Raw: Sea Turtle Hatchlings Emerge from Nest

Raw: Sea Turtle Hatchlings Emerge from Nest

AP (July 27, 2014) A live-streaming webcam catches loggerhead sea turtle hatchlings emerging from a nest in the Florida Keys. (July 27) Video provided by AP
Powered by NewsLook.com
Trees Could Save More Than 850 Lives Each Year

Trees Could Save More Than 850 Lives Each Year

Newsy (July 27, 2014) A national study conducted by the USDA Forest Service found that trees collectively save more than 850 lives on an annual basis. Video provided by Newsy
Powered by NewsLook.com

Search ScienceDaily

Number of stories in archives: 140,361

Find with keyword(s):
Enter a keyword or phrase to search ScienceDaily for related topics and research stories.

Save/Print:
Share:

Breaking News:
from the past week

In Other News

... from NewsDaily.com

Science News

Health News

Environment News

Technology News



Save/Print:
Share:

Free Subscriptions


Get the latest science news with ScienceDaily's free email newsletters, updated daily and weekly. Or view hourly updated newsfeeds in your RSS reader:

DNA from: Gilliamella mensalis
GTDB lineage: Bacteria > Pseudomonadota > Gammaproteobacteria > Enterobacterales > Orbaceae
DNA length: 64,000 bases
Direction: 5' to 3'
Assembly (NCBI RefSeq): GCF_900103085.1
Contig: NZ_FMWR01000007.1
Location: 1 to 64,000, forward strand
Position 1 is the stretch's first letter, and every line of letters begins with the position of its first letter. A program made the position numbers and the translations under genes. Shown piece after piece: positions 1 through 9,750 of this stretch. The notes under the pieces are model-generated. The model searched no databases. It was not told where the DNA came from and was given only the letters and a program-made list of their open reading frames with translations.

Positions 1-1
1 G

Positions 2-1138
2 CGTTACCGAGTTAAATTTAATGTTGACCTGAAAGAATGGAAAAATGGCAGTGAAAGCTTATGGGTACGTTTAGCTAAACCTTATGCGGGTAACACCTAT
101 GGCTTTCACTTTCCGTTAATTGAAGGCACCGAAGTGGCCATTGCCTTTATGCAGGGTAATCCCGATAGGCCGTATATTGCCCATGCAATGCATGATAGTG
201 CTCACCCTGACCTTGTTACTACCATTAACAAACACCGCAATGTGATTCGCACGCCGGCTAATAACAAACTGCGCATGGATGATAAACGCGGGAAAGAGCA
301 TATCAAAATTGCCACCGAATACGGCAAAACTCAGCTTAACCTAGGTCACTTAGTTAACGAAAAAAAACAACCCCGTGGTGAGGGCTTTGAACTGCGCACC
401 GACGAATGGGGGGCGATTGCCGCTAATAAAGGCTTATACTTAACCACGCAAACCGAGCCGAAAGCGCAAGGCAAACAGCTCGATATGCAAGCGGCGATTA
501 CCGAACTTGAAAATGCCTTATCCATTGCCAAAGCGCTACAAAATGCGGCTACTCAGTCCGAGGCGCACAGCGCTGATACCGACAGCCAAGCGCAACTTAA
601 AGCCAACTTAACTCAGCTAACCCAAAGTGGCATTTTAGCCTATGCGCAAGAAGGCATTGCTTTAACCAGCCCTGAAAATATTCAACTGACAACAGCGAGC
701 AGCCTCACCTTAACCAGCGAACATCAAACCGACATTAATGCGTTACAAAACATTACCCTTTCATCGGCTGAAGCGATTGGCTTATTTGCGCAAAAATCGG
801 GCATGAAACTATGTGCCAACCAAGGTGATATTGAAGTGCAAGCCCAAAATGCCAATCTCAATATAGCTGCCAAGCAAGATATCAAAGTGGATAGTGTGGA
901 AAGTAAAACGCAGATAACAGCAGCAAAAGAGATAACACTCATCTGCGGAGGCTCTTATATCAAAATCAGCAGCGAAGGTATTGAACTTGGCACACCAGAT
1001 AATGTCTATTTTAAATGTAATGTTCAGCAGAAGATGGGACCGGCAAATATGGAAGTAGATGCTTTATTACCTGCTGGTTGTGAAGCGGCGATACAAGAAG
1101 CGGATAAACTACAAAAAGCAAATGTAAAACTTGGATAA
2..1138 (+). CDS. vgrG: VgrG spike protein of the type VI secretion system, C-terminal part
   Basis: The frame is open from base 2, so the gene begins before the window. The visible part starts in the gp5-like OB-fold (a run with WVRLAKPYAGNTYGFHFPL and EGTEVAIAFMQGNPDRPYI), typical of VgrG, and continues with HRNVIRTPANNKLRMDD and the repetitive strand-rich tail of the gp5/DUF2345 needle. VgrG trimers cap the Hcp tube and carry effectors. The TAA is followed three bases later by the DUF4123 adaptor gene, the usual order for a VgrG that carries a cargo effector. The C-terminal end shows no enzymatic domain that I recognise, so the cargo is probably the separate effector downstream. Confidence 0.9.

Get Social & Mobile


Keep up to date with the latest news from ScienceDaily via social networks and mobile apps:

Have Feedback?


Tell us what you think of ScienceDaily -- we welcome both positive and negative comments. Have any problems using the site? Questions?
Mobile: iPhone Android Web
Follow: Facebook Twitter Google+
Subscribe: RSS Feeds Email Newsletters
Latest Headlines Health & Medicine Mind & Brain Space & Time Matter & Energy Computers & Math Plants & Animals Earth & Climate Fossils & Ruins